The Securities and Exchange Commission (SEC) announced on Tuesday that former Coinbase manager Ishan Wahi and his brother, Nikhil Wahi, have agreed to settle charges of insider trading using knowledge from the exchange. The SEC has forced Ishan Wahi to forfeit 10.97 ETH ($20,848.92) and 9,440 USDT, while Nikhil Wahi was made to forfeit $892,500. These fines represent penalties for disgorgement of ill-gotten gains from their trading scheme, plus prejudgment interest.
The Wahi brothers, along with their friend Sameer Ramani, were charged by the Department of Justice in July 2021 in the first-ever insider trading case involving cryptocurrencies. Ishan Wahi was accused of tipping off his brother and friend with information about coins that would soon be listed at Coinbase, who would then buy them in advance of public listing announcements. The SEC explained that Coinbase treated such information as confidential and warned its employees not to trade on the basis of, or tip others with, that information.
The SEC’s analysis has shown that public listings at popular exchanges have a largely appreciative impact on a coin’s price. Indeed, the co-conspirators were alleged by prosecutors to have profited $1.5 million across 55 different token trades between June 2021 and April 2022.
Initially, Ishan Wahi fought the allegations against him, but he ultimately pled guilty to two counts of conspiracy to commit wire fraud in February. His brother, Nikhil, already did the same in September, lamenting that his crime was “something that I will have to live with forever.” Both brothers agreed not to deny the SEC’s allegations as part of the settlement deal.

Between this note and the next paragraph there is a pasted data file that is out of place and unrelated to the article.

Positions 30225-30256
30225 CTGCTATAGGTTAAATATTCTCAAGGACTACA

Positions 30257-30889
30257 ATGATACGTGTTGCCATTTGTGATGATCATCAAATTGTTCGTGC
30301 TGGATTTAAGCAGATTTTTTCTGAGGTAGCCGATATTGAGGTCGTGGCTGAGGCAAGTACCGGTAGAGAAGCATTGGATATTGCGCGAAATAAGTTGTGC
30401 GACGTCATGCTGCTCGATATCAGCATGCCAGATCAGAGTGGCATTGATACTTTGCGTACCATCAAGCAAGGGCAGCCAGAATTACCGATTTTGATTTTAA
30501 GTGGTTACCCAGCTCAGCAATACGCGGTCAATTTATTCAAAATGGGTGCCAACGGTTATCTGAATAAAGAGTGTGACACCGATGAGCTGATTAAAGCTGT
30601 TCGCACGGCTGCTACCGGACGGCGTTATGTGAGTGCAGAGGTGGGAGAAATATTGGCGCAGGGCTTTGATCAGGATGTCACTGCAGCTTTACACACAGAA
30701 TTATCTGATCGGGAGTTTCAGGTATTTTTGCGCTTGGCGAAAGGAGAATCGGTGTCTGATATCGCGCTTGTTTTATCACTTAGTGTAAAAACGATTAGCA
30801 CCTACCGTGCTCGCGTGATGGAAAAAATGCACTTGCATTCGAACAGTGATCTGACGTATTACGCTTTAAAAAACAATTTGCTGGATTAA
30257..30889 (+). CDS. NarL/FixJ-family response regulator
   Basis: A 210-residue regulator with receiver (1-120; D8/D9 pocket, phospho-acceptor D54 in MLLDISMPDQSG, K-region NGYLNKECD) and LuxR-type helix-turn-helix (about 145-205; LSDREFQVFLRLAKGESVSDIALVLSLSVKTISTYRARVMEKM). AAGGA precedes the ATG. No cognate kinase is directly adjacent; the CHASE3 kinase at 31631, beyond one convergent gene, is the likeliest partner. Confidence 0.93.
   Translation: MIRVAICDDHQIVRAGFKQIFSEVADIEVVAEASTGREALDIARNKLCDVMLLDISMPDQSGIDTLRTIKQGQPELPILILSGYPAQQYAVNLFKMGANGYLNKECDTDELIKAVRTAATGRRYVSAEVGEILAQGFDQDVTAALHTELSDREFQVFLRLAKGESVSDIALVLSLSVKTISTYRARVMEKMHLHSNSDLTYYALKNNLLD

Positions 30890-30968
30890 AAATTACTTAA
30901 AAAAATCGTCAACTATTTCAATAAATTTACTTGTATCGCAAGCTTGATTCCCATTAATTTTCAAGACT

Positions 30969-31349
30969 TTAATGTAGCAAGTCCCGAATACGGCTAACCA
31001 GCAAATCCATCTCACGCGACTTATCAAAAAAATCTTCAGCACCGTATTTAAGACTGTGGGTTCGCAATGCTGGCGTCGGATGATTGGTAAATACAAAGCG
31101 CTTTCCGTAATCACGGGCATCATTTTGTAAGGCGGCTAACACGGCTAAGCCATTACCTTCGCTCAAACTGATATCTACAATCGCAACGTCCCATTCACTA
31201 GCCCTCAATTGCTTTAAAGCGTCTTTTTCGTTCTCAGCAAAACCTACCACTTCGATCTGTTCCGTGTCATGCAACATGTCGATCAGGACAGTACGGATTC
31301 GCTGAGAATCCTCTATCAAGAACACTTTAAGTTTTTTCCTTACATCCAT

Although Nikhil paid the larger fine, he will only spend 10 months behind bars, as opposed to his brother’s two-year prison sentence. The SEC said that at least nine of the assets purchased by the group “were securities,” defying claims by Coinbase that the exchange doesn’t list any securities.
In February, Ishan Wahi’s lawyers challenged these claims, and Coinbase continues to spar with the agency regarding legal classifications for cryptocurrency as a whole. However, the SEC has made it clear that the federal securities laws do not exempt crypto asset securities from the prohibition against insider trading.
Gurbir S. Grewal, Director of the SEC’s Division of Enforcement, said in the agency’s statement, “I am grateful to the SEC staff for successfully working to resolve this matter.” The SEC has managed to successfully resolve the case against the Wahi brothers, but it has also highlighted the importance of transparency in the cryptocurrency market. Public listings at popular exchanges can significantly impact a coin’s price, and it is crucial that all information regarding these listings is treated confidentially to prevent insider trading.